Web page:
A few tablespoons of unsalted butteror cooking oil
Inspect the Gyromitra for bugs, debris, and dirt. Clean the mushroom diligently, swishing around in a bowl of cool water as needed to loosen any dirt. Cut it in half if small or quarter them if large and inspect diligently for bugs and debris.
Open all the windows in your kitchen, and use a kitchen hood fan if available, or use a box fan to blow air out of the kitchen if you're cooking Gyromitra esculenta or others with higher amounts of gyromitrin. (See safety note)
Bring a pot of water to a rolling boil, add the gyromitra, put a lid on the pot, bring it back to a rolling boil and cook for 10-15 minutes, depending on how many you're cooking, or until they're completely cooked and wilted.
Remove the Gyromitra. Discard the water. Put the Gyromitra between a few sheets of paper towels and press to get out as much water as possible. Season both sides of the mushrooms with salt.
Heat the butter in a skillet, like cast iron, and cook the mushroom on medium low heat about, flipping once, for about 5 minutes on each side, or until the mushroom is deeply caramelized and browned, then drain for a moment or two on a paper towel to shed fat, and eat. Sprinkle some extra salt as you eat if you think it needs it.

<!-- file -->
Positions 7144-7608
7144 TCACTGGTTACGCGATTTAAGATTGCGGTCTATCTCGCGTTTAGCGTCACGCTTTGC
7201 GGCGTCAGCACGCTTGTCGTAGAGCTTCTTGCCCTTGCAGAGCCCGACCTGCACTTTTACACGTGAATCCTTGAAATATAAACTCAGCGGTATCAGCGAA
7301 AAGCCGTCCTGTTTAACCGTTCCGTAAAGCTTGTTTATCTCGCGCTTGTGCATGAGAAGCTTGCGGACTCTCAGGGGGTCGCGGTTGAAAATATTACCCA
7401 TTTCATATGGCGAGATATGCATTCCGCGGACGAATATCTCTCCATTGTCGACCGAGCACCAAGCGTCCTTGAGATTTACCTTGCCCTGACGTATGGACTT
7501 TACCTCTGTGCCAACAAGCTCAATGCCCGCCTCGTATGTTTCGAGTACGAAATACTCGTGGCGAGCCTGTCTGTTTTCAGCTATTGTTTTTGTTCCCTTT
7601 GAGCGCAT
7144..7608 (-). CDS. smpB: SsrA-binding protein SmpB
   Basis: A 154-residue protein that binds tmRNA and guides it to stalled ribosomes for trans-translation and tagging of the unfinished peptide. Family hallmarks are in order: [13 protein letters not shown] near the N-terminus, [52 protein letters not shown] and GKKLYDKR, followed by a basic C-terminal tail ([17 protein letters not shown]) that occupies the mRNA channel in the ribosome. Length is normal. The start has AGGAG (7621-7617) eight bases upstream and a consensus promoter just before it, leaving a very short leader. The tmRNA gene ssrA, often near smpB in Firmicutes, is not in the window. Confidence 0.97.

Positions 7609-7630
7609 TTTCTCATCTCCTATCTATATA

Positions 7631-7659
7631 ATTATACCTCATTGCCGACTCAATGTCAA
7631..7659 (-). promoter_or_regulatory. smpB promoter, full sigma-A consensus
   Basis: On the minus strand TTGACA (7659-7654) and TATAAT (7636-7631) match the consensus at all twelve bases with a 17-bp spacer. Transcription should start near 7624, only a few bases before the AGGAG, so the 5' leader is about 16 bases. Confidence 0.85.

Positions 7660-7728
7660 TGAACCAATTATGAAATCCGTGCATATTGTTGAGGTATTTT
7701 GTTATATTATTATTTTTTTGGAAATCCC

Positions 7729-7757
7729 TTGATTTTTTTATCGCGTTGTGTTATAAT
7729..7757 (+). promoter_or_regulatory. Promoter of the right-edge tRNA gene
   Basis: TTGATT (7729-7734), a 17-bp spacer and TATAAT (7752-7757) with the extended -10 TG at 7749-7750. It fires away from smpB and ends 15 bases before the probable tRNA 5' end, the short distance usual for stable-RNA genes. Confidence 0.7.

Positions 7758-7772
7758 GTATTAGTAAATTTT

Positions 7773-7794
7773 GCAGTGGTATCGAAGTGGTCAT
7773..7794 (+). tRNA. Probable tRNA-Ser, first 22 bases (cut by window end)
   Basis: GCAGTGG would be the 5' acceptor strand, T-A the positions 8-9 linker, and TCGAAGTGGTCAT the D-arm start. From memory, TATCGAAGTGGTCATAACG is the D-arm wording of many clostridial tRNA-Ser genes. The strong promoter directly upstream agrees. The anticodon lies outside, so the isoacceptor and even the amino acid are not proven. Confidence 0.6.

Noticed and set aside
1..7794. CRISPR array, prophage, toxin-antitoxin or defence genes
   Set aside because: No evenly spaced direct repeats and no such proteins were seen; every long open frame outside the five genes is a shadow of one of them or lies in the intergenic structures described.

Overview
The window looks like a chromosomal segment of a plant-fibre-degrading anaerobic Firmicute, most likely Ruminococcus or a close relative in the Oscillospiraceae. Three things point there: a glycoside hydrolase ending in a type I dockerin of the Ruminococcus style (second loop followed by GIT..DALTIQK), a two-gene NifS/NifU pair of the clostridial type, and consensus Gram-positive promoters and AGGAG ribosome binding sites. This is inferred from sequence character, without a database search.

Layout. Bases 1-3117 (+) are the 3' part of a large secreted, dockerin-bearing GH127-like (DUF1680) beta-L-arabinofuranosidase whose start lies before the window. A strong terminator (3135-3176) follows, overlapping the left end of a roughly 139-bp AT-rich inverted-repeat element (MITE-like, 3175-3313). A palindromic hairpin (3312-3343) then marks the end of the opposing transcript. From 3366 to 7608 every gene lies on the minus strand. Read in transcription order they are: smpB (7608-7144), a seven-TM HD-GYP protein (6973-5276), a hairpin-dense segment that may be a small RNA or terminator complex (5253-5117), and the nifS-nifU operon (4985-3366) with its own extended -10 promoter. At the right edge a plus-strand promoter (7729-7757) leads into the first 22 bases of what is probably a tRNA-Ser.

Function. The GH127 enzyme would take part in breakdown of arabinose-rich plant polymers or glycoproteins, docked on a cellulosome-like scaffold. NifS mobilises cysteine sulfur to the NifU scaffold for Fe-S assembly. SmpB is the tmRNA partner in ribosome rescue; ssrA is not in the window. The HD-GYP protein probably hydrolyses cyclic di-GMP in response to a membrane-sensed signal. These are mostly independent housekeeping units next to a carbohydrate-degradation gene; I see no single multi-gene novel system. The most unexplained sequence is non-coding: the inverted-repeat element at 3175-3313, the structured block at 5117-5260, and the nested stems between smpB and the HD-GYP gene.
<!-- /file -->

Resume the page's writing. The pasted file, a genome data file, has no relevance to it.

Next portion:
Safety notesDon't serve Gyromitra to people who don't know or understand what they are. Some Gyromitra must be par-boiled before cooking, especially Gyromitra esculentaVentilationI recommend using ventilation, fans, or a hood vent while par-boiling, but it's in the interest of being overly cautious, and some species are fine cooked in your kitchen, like Gyromitra korfii, brunnea, and caroliniana, for example. Gyromitra esculenta must be par boiled, as well as some others. Some species are reputed to not need par boiling, but you're on your own to experiment there.